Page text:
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South Sudan: Pope Francis sends aid to victims of floods

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Pope Francis last October sent 75,000 US dollars to the people affected by floods in the Diocese of MalakalSouth Sudan, through the Dicastery for Promoting Integral Human Development. In addition to this contribution, another 30,000 US dollars were recently sent by Cardinal Konrad Krajewski, Almoner of the Office of Papal Charities, further expressing the Pope's closeness to the people of South Sudan throughout this serious humanitarian emergency.

This closeness was concretized on the Feast of the Immaculate Conception, when Bishop Stephen Nyodho Ador Majwok, accompanied by the Vatican Nunciature's chargé d'affaires in South Sudan, Msgr. Ionut Paul Strejac, brought comfort through prayer and various urgently needed items to the stricken population. These included plastic sheeting, blankets, sleeping mats and tents.

Bentiu is home to the country's largest camp for displaced persons (IDPs). More than 120,000 people have found shelter in the camp, under UN auspices, since the civil war in 2013. Now,  just as many attempted to return to their lands to harvest their crops, they have been forced to stay in the camp, and in addition, 50,000 more people have arrived since August due to the floods that inundated much of Unity State.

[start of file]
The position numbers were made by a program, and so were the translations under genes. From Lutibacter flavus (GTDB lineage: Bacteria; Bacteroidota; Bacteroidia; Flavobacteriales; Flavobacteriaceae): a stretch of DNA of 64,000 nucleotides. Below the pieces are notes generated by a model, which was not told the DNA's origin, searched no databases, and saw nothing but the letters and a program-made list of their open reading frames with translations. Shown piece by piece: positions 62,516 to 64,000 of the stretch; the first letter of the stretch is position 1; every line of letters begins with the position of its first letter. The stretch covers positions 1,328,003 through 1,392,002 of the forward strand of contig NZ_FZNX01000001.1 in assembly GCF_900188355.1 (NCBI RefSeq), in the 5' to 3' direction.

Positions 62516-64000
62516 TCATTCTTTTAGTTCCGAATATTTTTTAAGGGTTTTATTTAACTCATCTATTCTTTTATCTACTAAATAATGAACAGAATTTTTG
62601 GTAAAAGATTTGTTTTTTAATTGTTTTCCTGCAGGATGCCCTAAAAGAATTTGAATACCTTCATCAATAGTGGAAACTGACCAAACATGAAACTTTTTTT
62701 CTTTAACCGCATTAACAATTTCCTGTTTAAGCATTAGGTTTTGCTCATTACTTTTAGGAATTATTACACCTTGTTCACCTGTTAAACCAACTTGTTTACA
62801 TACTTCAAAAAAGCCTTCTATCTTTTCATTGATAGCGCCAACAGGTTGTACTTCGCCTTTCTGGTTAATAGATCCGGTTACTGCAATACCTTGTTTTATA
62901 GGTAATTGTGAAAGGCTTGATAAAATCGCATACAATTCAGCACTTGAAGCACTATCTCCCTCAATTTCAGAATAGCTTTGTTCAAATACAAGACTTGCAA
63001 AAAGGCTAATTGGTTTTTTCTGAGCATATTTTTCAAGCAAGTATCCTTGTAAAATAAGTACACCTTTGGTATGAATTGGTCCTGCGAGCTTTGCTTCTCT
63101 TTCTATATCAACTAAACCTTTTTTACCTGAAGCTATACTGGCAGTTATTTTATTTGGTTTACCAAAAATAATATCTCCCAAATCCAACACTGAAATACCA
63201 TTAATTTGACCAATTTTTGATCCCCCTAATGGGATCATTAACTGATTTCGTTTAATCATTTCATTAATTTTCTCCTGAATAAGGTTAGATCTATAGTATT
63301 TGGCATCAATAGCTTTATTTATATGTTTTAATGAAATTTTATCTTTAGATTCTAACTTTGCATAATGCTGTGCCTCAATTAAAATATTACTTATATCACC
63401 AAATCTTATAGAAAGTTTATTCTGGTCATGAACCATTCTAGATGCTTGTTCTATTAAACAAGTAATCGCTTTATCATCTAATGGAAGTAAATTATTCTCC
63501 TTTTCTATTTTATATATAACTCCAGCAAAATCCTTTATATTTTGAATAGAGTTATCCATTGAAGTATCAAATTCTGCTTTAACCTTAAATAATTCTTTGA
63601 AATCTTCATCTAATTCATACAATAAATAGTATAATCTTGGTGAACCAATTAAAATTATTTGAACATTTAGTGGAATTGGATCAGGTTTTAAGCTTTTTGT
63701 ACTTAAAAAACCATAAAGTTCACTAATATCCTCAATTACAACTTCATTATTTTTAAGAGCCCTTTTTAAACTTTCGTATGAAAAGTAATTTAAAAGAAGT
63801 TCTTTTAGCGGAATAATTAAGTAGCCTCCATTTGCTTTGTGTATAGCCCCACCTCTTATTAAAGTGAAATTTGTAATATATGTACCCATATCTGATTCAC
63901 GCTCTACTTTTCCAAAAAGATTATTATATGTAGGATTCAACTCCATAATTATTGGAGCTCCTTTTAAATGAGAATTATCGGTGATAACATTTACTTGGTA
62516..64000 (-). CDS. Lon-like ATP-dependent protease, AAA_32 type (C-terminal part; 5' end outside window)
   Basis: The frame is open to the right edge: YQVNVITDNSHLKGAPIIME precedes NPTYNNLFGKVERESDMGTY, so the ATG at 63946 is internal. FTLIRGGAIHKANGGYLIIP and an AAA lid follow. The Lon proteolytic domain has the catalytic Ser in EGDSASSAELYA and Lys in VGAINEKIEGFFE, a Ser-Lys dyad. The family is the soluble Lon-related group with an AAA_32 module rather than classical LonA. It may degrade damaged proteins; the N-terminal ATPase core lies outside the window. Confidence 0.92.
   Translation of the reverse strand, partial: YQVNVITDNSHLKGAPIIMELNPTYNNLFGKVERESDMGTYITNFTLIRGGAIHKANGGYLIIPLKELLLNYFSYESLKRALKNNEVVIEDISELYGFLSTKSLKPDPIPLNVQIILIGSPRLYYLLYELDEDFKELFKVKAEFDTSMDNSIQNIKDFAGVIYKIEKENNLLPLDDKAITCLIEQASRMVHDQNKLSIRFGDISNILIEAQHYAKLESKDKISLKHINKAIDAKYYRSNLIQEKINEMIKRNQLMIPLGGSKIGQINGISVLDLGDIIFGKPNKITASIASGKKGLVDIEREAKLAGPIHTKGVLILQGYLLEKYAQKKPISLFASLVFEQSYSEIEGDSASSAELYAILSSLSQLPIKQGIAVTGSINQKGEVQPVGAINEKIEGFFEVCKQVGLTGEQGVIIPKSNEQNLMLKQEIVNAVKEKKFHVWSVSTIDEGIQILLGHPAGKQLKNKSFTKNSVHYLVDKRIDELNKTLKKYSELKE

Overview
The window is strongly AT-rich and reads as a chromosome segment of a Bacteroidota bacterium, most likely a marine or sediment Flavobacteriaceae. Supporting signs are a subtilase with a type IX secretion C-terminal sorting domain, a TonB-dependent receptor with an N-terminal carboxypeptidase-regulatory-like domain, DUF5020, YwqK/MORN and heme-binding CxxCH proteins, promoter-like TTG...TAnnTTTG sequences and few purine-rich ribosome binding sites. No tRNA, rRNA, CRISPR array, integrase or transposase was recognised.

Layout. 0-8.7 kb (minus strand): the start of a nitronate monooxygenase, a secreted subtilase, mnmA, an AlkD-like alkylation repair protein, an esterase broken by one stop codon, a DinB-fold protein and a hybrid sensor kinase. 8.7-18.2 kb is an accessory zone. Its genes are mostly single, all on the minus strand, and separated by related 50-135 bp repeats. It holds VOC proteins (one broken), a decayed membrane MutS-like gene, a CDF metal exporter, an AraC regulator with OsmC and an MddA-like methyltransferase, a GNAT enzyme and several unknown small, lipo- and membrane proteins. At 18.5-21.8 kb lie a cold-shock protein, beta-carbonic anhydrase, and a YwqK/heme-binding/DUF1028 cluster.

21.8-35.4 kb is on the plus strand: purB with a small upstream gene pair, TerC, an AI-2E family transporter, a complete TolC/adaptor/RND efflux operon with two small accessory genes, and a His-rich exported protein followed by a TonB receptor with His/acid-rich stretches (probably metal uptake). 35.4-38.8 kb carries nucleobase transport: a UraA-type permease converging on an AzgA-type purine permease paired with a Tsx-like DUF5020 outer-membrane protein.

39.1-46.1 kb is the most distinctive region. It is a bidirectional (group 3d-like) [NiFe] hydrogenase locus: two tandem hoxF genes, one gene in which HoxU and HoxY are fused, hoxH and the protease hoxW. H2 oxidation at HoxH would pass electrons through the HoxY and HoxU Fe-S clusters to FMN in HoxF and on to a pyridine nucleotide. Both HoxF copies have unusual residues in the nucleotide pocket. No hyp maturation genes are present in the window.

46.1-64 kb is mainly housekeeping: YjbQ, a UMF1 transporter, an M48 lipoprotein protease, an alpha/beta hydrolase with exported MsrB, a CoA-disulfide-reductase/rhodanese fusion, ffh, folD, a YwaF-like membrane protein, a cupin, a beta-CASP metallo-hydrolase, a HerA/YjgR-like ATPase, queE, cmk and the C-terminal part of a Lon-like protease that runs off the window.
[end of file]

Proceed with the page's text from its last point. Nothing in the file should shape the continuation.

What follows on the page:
More than a million people in the country have been affected by the floods, the majority in the Diocese of Malakal, which includes the states of Unity, Upper Nile and Jongley. 

The aid comes on the heels of heavy rains and devastating flooding in August, which displaced over 12,000 people and destroyed around 6,000 homes.

The UN estimated that nearly 400,000 people were affected by the flooding across six states. Unusually heavy seasonal rains caused rivers to overflow their banks, inundating vast areas and settlements along the Nile river valley and other wetland areas.

The funds will assist in emergency management and go to supporting programs for those affected in the diocese.

According to the press release, the donations are meant to express “Pope Francis’ feelings of spiritual closeness and paternal encouragement to the people and territories affected.”

“They accompany prayer and are part of the aid that is being activated throughout the Catholic Church, which also involves numerous charitable organisations.”

Find more information here.

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